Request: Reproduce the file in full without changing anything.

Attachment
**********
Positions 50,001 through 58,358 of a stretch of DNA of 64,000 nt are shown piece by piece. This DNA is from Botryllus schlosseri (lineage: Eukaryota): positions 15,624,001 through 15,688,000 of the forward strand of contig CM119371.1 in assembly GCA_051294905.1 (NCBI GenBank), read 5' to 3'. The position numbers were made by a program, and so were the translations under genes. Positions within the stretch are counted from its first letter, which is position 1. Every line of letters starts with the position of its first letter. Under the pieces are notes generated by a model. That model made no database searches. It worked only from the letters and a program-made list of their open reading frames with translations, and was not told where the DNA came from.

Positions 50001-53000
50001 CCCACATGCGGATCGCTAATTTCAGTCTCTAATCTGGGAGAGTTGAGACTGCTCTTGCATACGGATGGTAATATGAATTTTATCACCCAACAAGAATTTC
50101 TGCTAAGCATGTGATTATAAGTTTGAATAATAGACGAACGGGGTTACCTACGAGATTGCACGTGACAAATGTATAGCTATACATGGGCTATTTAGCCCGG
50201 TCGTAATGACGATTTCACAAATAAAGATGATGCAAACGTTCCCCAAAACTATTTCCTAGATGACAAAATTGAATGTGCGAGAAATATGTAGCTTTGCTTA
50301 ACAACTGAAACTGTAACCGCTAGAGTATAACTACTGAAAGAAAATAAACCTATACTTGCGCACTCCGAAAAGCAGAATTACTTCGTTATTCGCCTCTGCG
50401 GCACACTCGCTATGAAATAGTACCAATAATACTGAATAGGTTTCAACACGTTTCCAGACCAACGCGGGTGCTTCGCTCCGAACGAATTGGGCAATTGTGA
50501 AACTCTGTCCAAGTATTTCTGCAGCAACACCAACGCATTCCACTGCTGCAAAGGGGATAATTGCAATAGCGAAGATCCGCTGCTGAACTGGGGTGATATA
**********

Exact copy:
Positions 50,001 through 58,358 of a stretch of DNA of 64,000 nt are shown piece by piece. This DNA is from Botryllus schlosseri (lineage: Eukaryota): positions 15,624,001 through 15,688,000 of the forward strand of contig CM119371.1 in assembly GCA_051294905.1 (NCBI GenBank), read 5' to 3'. The position numbers were made by a program, and so were the translations under genes. Positions within the stretch are counted from its first letter, which is position 1. Every line of letters starts with the position of its first letter. Under the pieces are notes generated by a model. That model made no database searches. It worked only from the letters and a program-made list of their open reading frames with translations, and was not told where the DNA came from.

Positions 50001-53000
50001 CCCACATGCGGATCGCTAATTTCAGTCTCTAATCTGGGAGAGTTGAGACTGCTCTTGCATACGGATGGTAATATGAATTTTATCACCCAACAAGAATTTC
50101 TGCTAAGCATGTGATTATAAGTTTGAATAATAGACGAACGGGGTTACCTACGAGATTGCACGTGACAAATGTATAGCTATACATGGGCTATTTAGCCCGG
50201 TCGTAATGACGATTTCACAAATAAAGATGATGCAAACGTTCCCCAAAACTATTTCCTAGATGACAAAATTGAATGTGCGAGAAATATGTAGCTTTGCTTA
50301 ACAACTGAAACTGTAACCGCTAGAGTATAACTACTGAAAGAAAATAAACCTATACTTGCGCACTCCGAAAAGCAGAATTACTTCGTTATTCGCCTCTGCG
50401 GCACACTCGCTATGAAATAGTACCAATAATACTGAATAGGTTTCAACACGTTTCCAGACCAACGCGGGTGCTTCGCTCCGAACGAATTGGGCAATTGTGA
50501 AACTCTGTCCAAGTATTTCTGCAGCAACACCAACGCATTCCACTGCTGCAAAGGGGATAATTGCAATAGCGAAGATCCGCTGCTGAACTGGGGTGATATA